Great songs by such luminaries as Elton John and Fleetwood Mac in the 70s and Squeeze and XTC in the 80s, took the music around them and refined it into a polished work of studio perfection. With hooks big enough to hang the moon on and wry lyrics that hinted at bigger things without mired in the ponderous, these musicians proved you could be popular and create music for the ages.
Seymour Stein knows a thing or two about this. As the cultural chaos of punks ripped through the fabric of music Stein saw pop beauty by The Ramones , Talking Heads and the Pretenders and others who he signed as co-founder of Sire Records.
Stein signed the six-piece band from North Carolina Delta Rae after a mutual friend set them up for an acoustic performance at his office. He must have been impressed as he called more people into his office to hear the band play for 45 minute audition.
Like the other bands Stein has signed, Delta Rae resonates the trends around them, in this case Americana, and amke it appealing to a larger ausince that might wince at a claw-hammer style banjo.
On “Holding On To Good” acoustic guitar and piano burst “Carry The Fire” open with such assurance it’s surprising this is a debut album. Brittany Holljes is a woman who can belt out or sing delicately as she does here with harmonies in response “In the morning…” along with her like a tide rolling in an back out. In this opening the bar is set high. “Is There Anyone Out There” follows with Brittany’s brother Ian Hölljes handling vocals (half the band are siblings with brother Eric Hölljes on vocals, guitar, piano and keys.) Like the former this song also mixes bombast with lovely hushed melody.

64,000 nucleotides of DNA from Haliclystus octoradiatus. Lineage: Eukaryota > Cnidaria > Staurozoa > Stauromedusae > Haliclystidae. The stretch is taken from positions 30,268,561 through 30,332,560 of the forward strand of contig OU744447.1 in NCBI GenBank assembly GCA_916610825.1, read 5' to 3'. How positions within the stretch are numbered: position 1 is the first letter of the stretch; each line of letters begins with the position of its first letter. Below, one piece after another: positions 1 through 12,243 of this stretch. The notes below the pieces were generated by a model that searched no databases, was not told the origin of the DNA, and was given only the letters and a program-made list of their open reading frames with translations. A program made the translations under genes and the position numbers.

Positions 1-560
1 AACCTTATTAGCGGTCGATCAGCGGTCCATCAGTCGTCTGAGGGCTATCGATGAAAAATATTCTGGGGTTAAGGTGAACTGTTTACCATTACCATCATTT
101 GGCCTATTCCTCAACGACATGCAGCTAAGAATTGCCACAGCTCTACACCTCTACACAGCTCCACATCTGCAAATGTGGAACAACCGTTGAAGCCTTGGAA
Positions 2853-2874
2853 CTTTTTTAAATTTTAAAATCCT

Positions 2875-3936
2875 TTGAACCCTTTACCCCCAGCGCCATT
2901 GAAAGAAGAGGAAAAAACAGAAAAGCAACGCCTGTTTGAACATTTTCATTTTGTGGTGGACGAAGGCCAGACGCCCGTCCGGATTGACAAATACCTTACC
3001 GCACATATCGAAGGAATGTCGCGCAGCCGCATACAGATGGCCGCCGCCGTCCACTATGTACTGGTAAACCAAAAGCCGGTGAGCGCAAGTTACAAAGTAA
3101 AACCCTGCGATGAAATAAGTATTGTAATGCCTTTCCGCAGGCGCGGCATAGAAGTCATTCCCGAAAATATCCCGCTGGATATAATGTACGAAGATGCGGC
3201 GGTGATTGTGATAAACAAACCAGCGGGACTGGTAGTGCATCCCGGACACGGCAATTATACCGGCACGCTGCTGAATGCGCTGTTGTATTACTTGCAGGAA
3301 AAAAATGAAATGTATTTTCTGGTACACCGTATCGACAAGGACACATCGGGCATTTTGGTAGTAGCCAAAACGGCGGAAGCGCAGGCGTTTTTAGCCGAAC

“Morning Comes” has a gospel soul as an acapella start and hand clap accompaniment give Eric Holljes lot of room to soar. Though nowhere near as nimble the style brings to mind Freddy Mercury and the sound of the song overall makes me think the band has been had Queen’s greatest hits on heavy play for some time.
Gospel is also the influence in my favorite track “Bottom of the River.” I like things dark and gritty and, even though the production is crisp, there’s a Southern Gothic quality in the song that is brought out in the video for the song. Big vocals of of Brittany and the band and percussion is a central instrument of the number that is accentuated in the a mid-song interlude. The darkness is also reflected in “Fire” with it’s controlled cacophony of sound and forgoing the pop elements momentarily to drive toward pure passion.
The infusion of pop in Americana is not new. Delta Rae join their contemporaries The Civil Wars, Mumford and Sons, the Avett Brothers in bringing a folk, country and soul hybrid to the masses. Carry the Fire joins there ranks as a great example of how pop music can also be excellently crafted and and not seemingly focused on hits. I applaud Delta Rae for this fine first release and for bringing a larger audience into the Americana fold.
Here’s to success without compromise.